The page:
Moral philosophers have given the action of overriding a person’s autonomy for her or his own good a name—paternalism.9 Some instances of paternalism are clearly morally permissible, or even morally required or obligatory, especially when the ability to make informed choices is curtailed by age or inability to comprehend. That type of paternalism is referred to as soft paternalism. Hard paternalism, however, is generally more difficult to defend when informed consent is reliable, because it requires that the stakeholder’s autonomy be overridden in favor of the medical practitioner’s judgment of potential harm.10
The ethics of screening is further complicated by compensational screening. The stakeholder who wishes to be screened (or the grantee who creates screening programs with establishment of eligibility as the primary purpose) is perceived to have miscalculated the real harm of screening with no offsetting or overriding benefits. Again, that might not be true. Knowing full well the harm of screening, stakeholders may wish to exercise their freedom to make a risky choice.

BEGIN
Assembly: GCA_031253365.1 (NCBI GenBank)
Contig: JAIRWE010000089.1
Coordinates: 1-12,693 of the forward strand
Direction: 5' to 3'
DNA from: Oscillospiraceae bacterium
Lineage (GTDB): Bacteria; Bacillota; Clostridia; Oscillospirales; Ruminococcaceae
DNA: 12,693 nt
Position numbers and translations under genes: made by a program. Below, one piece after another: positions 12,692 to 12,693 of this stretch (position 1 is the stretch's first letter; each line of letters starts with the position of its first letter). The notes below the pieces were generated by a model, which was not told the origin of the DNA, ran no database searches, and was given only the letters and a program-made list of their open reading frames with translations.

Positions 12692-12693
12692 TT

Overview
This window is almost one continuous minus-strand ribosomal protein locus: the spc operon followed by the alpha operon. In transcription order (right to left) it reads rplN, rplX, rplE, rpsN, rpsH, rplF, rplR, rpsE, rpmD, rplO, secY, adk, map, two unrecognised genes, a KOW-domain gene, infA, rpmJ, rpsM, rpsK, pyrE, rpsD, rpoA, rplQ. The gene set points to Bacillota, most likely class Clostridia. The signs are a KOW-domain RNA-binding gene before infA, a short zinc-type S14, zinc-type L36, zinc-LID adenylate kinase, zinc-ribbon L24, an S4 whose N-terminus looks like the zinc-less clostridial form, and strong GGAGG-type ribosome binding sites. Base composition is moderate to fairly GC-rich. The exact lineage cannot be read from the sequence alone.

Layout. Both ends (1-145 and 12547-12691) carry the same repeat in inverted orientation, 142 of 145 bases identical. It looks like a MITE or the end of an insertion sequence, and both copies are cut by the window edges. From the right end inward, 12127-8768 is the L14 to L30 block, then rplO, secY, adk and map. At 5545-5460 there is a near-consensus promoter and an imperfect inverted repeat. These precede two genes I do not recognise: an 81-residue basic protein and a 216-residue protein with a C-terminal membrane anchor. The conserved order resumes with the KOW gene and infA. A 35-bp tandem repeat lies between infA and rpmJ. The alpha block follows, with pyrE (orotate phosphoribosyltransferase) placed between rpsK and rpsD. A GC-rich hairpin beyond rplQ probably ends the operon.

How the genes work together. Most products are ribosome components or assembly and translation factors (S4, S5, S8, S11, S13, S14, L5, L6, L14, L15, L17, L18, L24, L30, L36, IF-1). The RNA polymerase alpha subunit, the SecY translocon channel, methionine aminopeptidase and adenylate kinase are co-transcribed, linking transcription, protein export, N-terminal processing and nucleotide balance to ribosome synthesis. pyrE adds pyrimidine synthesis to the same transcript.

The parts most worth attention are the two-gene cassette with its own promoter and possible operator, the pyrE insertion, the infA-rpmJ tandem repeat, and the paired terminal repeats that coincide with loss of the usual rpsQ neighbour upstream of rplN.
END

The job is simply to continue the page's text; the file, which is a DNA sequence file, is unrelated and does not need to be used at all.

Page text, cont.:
A stakeholder’s decision must be truly his or her decision and not the result of having been overreached by enthusiastic and well-meaning medical practitioners or family members. Although persuasion and some forms of influence are morally acceptable, coercion is not. The prospect or hope of receiving compensation exerts its own pressure on the stakeholder. To add to that pressure by recruiting people into screening programs that are unlikely to have medical benefit is unethical. Families that stand to gain from compensation might do well to avoid overzealous screening and wait for postmortem examinations. At the same time, a stakeholder’s decision must be based on information that he or she is capable of understanding (Dworkin, 1976).11 How information is valued complicates matters. In some populations covered by RECA, people come from cultures that devalue modern medicine or supplement it with alternative medical practices. And in some cultures, imparting negative information to a patient may fly directly in the face of cherished values. For example, although their findings apply primarily to traditional Navajos, Carrese and Thodes (1995) conclude that discussing negative information conflicts with the Navajo concept of hozho and was viewed as harmful by the Navajo informants in their study. A participant’s